President Obama, as we know, declared war on his domestic opponents and peace on the world, not least the PRC. Though he sometimes talked tough on China’s creeping militarisation and land reclamation in the South China Sea, in April 2016—three months before an international ruling against Beijing’s fantasy about it being a private lake—Obama cancelled a Freedom of Navigation Operation in the disputed waterway. Perhaps this was his idea of getting Beijing to “unclench its fist” (as per his conciliatory overtures to Russia, Iran, the Muslim Brotherhood and so on). It did not, in any case, do the trick. When Air Force One touched down in Hangzhou, for the September 2016 G20 Conference, the local authorities refused to provide a staircase for the President of the United States to leave the plane. Obama eventually disembarked through an escape exit in Air Force One, the one normally reserved for high-risk locations such as Afghanistan. After he and his party finally found their way onto the red carpet being used by other foreign dignitaries, a Chinese official was captured on film bellowing at his American counterparts: “This is our country! This is our airport!”
One of the mysteries of the rise and rise of Candidate Trump through the 2015-16 election season was the mainstream media’s bewilderment about his populist warnings on China, be it Beijing’s currency manipulation or the impossibility of supplying his hotels with American-made televisions or the treachery of Wall Street types and the political class who flourished at the expense of ordinary Americans. The consensus amongst most economists is that while the tariffs imposed on PRC imports from 2019 might have helped some American local manufacturers, the steel industry and the producers of washing-machines for instance, they nevertheless hurt domestic manufactures reliant on imported components. The economists would be right to insist it was the American consumer who had to pay the cost for Trump’s trade war on China. But this, however, is to ignore the small matter of corporate spying, theft of intellectual property, exploitation of American technology for the purposes of the PLA and domestic surveillance, Hollywood’s self-censorship, state-sponsored cybercrime, labour camps in Xinjiang, and so ad infinitum.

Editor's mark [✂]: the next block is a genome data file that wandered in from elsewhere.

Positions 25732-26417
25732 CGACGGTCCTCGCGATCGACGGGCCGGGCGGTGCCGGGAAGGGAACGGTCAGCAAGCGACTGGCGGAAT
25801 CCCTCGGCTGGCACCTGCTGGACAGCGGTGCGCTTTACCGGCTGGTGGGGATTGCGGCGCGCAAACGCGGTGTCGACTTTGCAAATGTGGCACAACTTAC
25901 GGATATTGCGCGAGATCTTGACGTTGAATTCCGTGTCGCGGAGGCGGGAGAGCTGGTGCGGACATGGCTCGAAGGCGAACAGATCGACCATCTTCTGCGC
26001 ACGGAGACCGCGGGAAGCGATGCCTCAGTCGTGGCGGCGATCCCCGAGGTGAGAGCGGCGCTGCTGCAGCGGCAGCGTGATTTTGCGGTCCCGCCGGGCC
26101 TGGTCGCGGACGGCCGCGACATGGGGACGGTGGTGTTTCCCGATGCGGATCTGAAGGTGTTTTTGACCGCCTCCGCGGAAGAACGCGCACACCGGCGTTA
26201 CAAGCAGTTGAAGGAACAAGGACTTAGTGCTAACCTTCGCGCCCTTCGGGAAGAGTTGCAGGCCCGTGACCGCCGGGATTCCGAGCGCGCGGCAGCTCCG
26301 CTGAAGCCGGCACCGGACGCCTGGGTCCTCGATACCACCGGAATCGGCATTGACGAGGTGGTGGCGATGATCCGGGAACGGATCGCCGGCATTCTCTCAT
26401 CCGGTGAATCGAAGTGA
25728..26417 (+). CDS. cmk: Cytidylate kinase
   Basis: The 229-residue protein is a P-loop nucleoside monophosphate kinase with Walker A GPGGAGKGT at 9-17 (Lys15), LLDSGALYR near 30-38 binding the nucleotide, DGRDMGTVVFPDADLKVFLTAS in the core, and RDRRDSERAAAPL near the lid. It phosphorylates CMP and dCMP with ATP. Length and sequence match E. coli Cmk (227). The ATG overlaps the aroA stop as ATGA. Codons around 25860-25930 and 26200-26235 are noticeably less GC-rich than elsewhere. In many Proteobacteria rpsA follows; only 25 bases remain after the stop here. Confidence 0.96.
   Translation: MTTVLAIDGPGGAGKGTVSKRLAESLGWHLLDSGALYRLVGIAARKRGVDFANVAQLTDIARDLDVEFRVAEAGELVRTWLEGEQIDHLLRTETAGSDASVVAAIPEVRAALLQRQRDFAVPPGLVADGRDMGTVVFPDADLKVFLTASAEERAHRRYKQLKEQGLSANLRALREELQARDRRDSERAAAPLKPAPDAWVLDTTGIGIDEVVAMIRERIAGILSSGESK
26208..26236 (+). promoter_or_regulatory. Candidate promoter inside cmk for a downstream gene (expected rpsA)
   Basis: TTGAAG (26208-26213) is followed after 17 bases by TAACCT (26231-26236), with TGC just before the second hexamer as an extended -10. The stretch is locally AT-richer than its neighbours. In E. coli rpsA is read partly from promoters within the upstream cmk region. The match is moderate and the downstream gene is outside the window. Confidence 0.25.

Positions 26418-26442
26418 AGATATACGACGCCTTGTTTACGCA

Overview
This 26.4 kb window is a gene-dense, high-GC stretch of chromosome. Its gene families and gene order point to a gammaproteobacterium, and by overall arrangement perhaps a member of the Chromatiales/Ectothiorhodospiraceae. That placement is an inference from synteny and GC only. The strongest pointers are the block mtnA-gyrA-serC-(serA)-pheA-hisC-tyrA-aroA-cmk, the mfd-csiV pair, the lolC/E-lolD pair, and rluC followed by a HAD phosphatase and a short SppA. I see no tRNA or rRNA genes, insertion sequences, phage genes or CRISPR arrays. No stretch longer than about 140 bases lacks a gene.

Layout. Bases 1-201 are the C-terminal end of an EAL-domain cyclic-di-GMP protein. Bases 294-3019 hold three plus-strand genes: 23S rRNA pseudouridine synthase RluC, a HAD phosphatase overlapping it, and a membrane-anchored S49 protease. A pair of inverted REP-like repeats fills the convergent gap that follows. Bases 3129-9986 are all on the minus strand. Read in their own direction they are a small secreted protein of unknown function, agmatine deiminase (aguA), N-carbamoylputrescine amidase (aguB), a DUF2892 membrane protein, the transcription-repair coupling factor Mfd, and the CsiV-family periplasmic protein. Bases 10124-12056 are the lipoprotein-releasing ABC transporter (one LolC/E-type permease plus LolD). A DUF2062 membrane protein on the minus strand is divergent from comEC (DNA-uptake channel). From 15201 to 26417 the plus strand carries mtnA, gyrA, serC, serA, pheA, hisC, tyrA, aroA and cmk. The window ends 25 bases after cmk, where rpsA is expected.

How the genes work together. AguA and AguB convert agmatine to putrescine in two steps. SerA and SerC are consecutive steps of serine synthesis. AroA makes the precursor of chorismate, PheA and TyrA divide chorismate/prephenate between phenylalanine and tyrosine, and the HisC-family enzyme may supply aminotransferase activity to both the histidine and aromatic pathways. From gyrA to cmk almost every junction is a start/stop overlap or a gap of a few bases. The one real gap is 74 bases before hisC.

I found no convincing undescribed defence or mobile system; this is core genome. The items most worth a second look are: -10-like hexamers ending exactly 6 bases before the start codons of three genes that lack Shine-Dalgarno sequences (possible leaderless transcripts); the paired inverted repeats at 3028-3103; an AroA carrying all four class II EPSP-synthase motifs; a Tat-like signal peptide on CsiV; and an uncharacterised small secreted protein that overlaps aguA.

The reality is that Trump’s administration was the first to push back, in its own uneven way, against the assumed inevitability of the twenty-first century being China’s. No wonder Beijing’s state news service Xinhua celebrated Trump’s exit from the White House by tweeting, “Good riddance, Donald Trump!” The outgoing Secretary of State, Mike Pompeo, a China hawk, was called a “doomsday clown” by the Foreign Ministry spokesman Hua Chunying, not least for issuing on his last day in office a formal condemnation of the Chinese government’s acts of “genocide” and “acts against humanity”.
But if Beijing expected the Biden administration to return to the appeasement of the Obama era, it was in for a surprise. For a start, Pompeo’s successor as Secretary of State, Anthony Blinken, is himself something of a China hawk. “There is no doubt that [China] poses the most significant challenge of a nation-state in the world to the United States,” Blinken announced at a confirmation hearing before the Senate Foreign Relations committee. The Biden administration, noted Clay Chandler writing for Fortune magazine, cancelled many of Trump’s foreign policies initiatives apart from those dealing with China:
Orders to rescind Trump tariffs on $350 billion worth of Chinese imports are conspicuously absent from Biden’s ten-day policy blitz. Nor has Biden suggested any immediate interest in overturning Trump administration actions to delist Chinese telecommunications companies on the New York Stock Exchange, or ban Chinese apps, or blacklist Chinese technology companies.
Moreover, Biden honoured the $5.8 billion US arms sale to Taipei arranged by the Trump administration during its last three months in office. Items included Harpoon Coastal Defense Systems, a Field Information Communication System, High Mobility Artillery Rocket Systems and state-of-the-art MQ-9B drones, all intended to fend off (or, at least, delay and deter) an amphibious invasion of Taiwan staged by the PLA.